What do we live for, if it is not to make life less difficult for each other? – George Eliot
I met Alinta Thornton shortly after I moved to Sydney.
Sitting in the front section of Grub and Tucker on King Street, Newtown, her hair was a wicked red with pinkish highlights. She was drinking strong coffee and ordering cake. She said something sharp to the waiter – I couldn’t discern what – but it looked and sounded critical. The waiter scurried back soon after, humbled.
This is my first memory of Alinta, but not nearly my best. It does cast a shadow of her figure though, and all the beautiful elements that mingled there.
We’d been blogging friends for a year and a half. We bonded through a couple of different interests and soon became regular followers of each other’s often daily entries. She was a mother hen on the internet; she supplied advice that was full of weight and thought-out and sometimes terribly hard to take. But you knew she was right.
She was also a wit. Some of her observations were hilarious.
In fits and starts, I got to know her. We became close, and she observed as I navigated the new city with a mixture of success and oblivious failure. She face-palmed as I involved myself with the wrong people, and cheered as I worked out my miss-steps and got it right.
Alinta became like a big sister, an aunt, and a vicious teasing girlfriend all at once. She became a true mentor and very soon, her advice was that which I sought first and respected most. Her partner Julian became an ever closer ally too, and as time wound on we became good friends.
Now I wish that time hadn’t marched forth. I wish I’d snap frozen it the first time I met her, not allowed another moment to pass.
I knew Alinta was sick long before I met her. Her blog recorded the journey, the appointments, the horrible dreams.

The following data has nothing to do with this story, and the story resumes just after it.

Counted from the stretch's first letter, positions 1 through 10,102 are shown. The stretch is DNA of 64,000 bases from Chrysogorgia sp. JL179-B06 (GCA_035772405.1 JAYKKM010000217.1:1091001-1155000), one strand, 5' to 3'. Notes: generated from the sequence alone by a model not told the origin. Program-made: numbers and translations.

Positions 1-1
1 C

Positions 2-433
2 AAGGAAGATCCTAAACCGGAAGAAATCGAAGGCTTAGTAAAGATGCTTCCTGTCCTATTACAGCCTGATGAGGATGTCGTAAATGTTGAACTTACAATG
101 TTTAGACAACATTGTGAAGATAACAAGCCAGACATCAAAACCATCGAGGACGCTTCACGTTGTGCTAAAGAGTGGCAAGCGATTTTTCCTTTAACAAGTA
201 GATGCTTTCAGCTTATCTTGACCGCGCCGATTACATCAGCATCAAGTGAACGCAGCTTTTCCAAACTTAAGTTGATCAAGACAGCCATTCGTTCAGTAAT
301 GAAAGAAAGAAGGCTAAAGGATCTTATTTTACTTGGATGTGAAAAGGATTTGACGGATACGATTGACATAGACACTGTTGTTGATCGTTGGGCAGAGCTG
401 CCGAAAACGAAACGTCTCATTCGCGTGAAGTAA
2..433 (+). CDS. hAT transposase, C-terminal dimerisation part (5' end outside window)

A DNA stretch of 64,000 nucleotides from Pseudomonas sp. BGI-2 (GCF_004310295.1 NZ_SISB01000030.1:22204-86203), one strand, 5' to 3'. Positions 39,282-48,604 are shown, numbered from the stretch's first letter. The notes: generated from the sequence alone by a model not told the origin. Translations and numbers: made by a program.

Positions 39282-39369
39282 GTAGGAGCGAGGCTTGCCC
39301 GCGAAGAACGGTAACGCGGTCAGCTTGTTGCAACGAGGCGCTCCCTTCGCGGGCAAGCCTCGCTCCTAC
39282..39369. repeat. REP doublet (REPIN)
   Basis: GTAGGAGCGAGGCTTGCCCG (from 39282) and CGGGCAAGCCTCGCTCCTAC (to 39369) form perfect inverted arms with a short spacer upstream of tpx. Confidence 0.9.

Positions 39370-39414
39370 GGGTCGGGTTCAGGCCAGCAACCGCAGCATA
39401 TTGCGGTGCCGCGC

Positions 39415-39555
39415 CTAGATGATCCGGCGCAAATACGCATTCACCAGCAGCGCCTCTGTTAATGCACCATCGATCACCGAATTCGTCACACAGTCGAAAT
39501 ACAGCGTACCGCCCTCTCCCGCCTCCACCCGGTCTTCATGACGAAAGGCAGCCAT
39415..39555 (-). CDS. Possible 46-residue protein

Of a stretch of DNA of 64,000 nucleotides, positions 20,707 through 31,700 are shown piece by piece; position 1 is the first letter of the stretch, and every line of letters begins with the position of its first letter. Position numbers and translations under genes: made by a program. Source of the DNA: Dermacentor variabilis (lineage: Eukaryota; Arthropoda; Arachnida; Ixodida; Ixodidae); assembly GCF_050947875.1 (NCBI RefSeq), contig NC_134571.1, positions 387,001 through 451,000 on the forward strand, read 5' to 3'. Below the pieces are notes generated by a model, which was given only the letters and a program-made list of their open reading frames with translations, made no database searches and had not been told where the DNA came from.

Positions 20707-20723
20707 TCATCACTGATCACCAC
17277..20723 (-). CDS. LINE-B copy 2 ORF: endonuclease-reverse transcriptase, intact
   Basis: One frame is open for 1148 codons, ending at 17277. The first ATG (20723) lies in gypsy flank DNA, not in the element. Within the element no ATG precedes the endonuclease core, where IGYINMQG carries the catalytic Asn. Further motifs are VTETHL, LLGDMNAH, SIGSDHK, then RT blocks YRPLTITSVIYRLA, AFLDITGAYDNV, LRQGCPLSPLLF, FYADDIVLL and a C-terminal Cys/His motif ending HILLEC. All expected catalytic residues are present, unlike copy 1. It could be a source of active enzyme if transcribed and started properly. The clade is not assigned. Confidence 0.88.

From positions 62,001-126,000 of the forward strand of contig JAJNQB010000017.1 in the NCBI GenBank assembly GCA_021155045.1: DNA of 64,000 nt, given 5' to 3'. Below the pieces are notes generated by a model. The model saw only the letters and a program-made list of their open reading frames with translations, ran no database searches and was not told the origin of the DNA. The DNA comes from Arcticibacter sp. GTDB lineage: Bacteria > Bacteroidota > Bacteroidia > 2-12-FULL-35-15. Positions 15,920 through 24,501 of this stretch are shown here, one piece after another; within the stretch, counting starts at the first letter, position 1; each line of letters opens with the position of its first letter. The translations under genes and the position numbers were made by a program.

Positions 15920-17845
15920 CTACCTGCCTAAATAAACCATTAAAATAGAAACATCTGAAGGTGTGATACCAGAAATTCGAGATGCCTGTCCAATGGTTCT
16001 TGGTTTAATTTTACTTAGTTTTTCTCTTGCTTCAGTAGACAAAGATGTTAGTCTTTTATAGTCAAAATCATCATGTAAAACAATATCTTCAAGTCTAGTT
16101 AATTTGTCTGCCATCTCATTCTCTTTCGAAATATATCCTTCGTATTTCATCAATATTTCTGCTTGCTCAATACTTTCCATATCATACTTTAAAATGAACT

Terminal breast cancer is something you really can only understand if you either have it, or are helping someone with it die. I’ve learned that you should never, ever say to someone with cancer “oh I know just how you feel, because my nan’s sister’s cousin’s aunt had a mole removed.” I’ve learned that unless you’re 100% sure that you’re living what that person is living – you should probably shut the fuck up.
There was a team of us with her, by the end. A round table of friends and lovers, headed by Julian, the ship’s captain who bore the vast majority of the burden (and the heaviest pull being felt now).
We were all pulling our oars one way: to comfort the lady, the lady we all loved. I participated in a small way; thrice weekly I came by to clean and serve meals and be around for chatter and comfort. We all came, mainly, to fill the house and be felt – I know I was desperate to bring some warmth to the chilly fear and anger and frustration that emanated from her. I know I didn’t succeed, and I’m not surprised. I am, after all, not able for that task because you can’t salve the knowledge of impending death.
And this brings me to the point of my point. My point is not that Alinta is gone and that I miss her, though these are good things to say. Nor is that she was magnificent and the world is poorer without her, though this too is true.
My point is that there are too many lies about death and dying. There is far, far too much lying about how we face our own extinction.